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We're pleased to welcome Claudio Lomnitz in support of Nuestra América: My Family in the Vertigo of Translation. He'll be in converation with Jean Comaroff.
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About the book: A riveting study of the intersections between Jewish and Latin American culture, this immigrant family memoir recounts history with psychological insight and the immediacy of a thriller.
In Nuestra América, eminent anthropologist and historian Claudio Lomnitz traces his grandparents' exile from Eastern Europe to South America. At the same time, the book is a pretext to explain and analyze the worldview, culture, and spirit of countries such as Peru, Colombia, and Chile, from the perspective of educated Jewish emigrants imbued with the hope and determination typical of those who escaped Europe in the 1920s.
Lomnitz's grandparents, who were both trained to defy ghetto life with the pioneering spirit of the early Zionist movement, became intensely involved in the Peruvian leftist intellectual milieu and its practice of connecting Peru's indigenous past to an emancipatory internationalism that included Jewish culture and thought. After being thrown into prison supposedly for their socialist leanings, Lomnitz's grandparents were exiled to Colombia, where they were subject to its scandals, its class system, its political life. Through this lens, Lomnitz explores the almost negligible attention and esteem that South America holds in US public opinion. The story then continues to Chile during World War II, Israel in the 1950s, and finally to Claudio's youth, living with his parents in Berkeley, California, and Mexico City.
Claudio Lomnitz is an anthropologist, historian, and critic who works broadly on Latin American culture and politics. He is Professor of Anthropology at Columbia University. Lomnitz's books include Death and the Idea of Mexico and The Return of Comrade Ricardo Flores Magón, among many others. As a regular columnist in the Mexico City paper La Jornada and an award-winning dramaturgist, he is committed to bringing historical and anthropological understanding into public debate.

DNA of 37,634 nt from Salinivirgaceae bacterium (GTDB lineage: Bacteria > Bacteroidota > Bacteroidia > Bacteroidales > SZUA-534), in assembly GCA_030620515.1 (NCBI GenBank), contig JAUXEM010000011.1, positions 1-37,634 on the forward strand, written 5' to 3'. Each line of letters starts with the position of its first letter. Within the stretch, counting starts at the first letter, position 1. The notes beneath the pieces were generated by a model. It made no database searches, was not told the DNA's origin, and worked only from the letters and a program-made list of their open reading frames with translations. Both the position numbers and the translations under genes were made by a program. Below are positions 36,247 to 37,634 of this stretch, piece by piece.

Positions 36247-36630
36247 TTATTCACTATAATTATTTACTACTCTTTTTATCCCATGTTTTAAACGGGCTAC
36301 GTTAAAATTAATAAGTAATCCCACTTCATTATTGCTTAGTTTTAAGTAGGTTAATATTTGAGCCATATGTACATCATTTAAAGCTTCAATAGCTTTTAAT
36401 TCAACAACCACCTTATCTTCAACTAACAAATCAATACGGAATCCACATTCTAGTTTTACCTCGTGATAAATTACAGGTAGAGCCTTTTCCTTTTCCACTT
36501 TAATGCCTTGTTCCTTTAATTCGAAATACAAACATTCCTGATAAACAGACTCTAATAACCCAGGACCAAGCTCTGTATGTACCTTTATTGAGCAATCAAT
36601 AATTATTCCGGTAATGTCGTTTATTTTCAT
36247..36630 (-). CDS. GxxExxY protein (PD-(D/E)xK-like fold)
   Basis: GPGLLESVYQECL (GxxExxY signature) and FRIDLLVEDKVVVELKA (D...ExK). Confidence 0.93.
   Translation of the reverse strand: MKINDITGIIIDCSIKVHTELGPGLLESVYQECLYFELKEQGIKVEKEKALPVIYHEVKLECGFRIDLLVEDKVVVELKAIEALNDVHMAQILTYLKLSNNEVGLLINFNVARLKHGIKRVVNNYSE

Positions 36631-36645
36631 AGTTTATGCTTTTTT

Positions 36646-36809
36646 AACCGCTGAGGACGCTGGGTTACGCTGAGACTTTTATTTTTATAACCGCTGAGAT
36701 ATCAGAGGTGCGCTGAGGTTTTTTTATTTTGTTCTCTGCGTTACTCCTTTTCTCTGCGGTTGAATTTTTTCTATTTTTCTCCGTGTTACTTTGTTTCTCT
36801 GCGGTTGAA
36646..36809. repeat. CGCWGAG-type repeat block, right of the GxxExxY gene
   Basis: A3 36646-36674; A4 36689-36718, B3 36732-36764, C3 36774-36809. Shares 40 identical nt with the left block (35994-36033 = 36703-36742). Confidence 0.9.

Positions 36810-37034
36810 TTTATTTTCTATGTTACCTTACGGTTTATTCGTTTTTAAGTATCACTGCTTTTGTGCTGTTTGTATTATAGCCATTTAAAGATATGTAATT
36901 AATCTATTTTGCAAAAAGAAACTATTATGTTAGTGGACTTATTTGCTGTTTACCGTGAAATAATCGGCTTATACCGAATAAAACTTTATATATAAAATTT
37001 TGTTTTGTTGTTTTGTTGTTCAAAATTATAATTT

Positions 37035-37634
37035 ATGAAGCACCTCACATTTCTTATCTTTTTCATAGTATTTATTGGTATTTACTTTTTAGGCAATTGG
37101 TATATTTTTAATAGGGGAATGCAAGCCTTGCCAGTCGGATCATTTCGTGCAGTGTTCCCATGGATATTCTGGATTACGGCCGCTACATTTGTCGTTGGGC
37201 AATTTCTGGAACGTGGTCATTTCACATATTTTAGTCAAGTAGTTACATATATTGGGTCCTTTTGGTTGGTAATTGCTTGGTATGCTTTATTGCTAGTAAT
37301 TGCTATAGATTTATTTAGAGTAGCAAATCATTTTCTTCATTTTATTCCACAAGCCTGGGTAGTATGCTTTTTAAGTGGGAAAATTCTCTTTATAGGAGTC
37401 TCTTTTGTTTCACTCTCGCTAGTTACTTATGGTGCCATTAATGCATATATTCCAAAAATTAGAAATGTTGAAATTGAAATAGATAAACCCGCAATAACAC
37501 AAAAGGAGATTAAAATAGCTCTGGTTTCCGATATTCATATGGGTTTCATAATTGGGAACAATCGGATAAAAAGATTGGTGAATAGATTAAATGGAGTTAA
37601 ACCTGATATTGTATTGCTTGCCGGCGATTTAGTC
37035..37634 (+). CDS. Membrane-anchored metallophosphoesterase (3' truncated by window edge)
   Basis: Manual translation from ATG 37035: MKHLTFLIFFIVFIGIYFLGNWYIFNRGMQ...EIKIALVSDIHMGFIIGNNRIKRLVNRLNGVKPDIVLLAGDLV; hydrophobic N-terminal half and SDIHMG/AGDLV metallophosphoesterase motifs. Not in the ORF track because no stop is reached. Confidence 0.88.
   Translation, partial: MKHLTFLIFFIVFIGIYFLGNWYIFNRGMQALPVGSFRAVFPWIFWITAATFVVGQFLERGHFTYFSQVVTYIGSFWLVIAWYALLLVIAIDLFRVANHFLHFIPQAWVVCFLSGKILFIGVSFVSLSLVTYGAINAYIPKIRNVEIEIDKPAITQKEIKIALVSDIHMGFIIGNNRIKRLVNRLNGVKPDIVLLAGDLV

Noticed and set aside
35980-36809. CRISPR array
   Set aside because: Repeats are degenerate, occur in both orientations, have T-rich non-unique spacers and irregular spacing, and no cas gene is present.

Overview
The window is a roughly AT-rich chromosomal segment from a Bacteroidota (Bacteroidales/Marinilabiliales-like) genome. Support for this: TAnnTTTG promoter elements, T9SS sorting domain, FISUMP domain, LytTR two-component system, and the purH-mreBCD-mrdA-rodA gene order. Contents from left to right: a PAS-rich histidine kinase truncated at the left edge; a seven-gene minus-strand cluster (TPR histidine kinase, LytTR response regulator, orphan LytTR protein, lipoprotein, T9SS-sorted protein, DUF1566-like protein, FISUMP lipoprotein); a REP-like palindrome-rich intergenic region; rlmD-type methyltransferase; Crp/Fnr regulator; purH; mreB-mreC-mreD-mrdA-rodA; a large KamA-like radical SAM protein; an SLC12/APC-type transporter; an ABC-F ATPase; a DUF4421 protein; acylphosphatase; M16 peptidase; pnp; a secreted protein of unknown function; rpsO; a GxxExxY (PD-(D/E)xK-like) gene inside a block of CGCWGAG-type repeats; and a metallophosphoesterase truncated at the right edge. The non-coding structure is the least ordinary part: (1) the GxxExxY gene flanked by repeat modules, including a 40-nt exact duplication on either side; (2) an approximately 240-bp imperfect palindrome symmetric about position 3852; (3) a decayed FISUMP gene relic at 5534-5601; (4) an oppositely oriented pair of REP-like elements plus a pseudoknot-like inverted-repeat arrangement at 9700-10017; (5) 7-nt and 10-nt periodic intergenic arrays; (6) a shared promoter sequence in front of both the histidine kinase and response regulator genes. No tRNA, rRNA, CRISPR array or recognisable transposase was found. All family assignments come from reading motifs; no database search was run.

Jean Comaroff is the Alfred North Whitehead Professor of African and African American Studies and Anthropology at Harvard University, and Honorary Professor atthe University of Cape Town. Educated at the University of Cape Town and the London School of Economics, she was formerly the Bernard E. and Ellen C. SunnyDistinguished Service Professor of Anthropology, and Director of the Chicago Centerfor Contemporary Theory at the University of Chicago. Her research, primarily conducted in southern Africa, has focused on the interplay of capitalism, modernity, and colonialism, and on theorizing the contemporary world from beyond its hegemonic centers. Her writing has covered a range of more specific topics: religion and medicine, magic and materiality, law and crime, democracy and difference. Publications include: (1985), “Beyond the Politics of Bare Life: AIDS and the Global Order” (2007); and“Populism and Late Liberalism: A Special Affinity?” (2011). Also, with John L. Comaroff, Of Revelation and Revolution (vols. l  and ll ); Ethnography and theHistorical Imagination (1992); Millennial Capitalism and the Culture of Neoliberalism (2000), Law and Disorder in the Postcolony (2006), Ethnicity, Inc. (2009),Theory from the South, or How Euro-America is Evolving Toward Africa (2011), The Truth About Crime: Sovereignty, Knowledge, Social Order (2016) The Politics of Custom: Chiefship,Capital, and the State in Contemporary Africa (2018), and (with G.P.Meiu) Ethnicity,Commodity, In/Corporation (2020)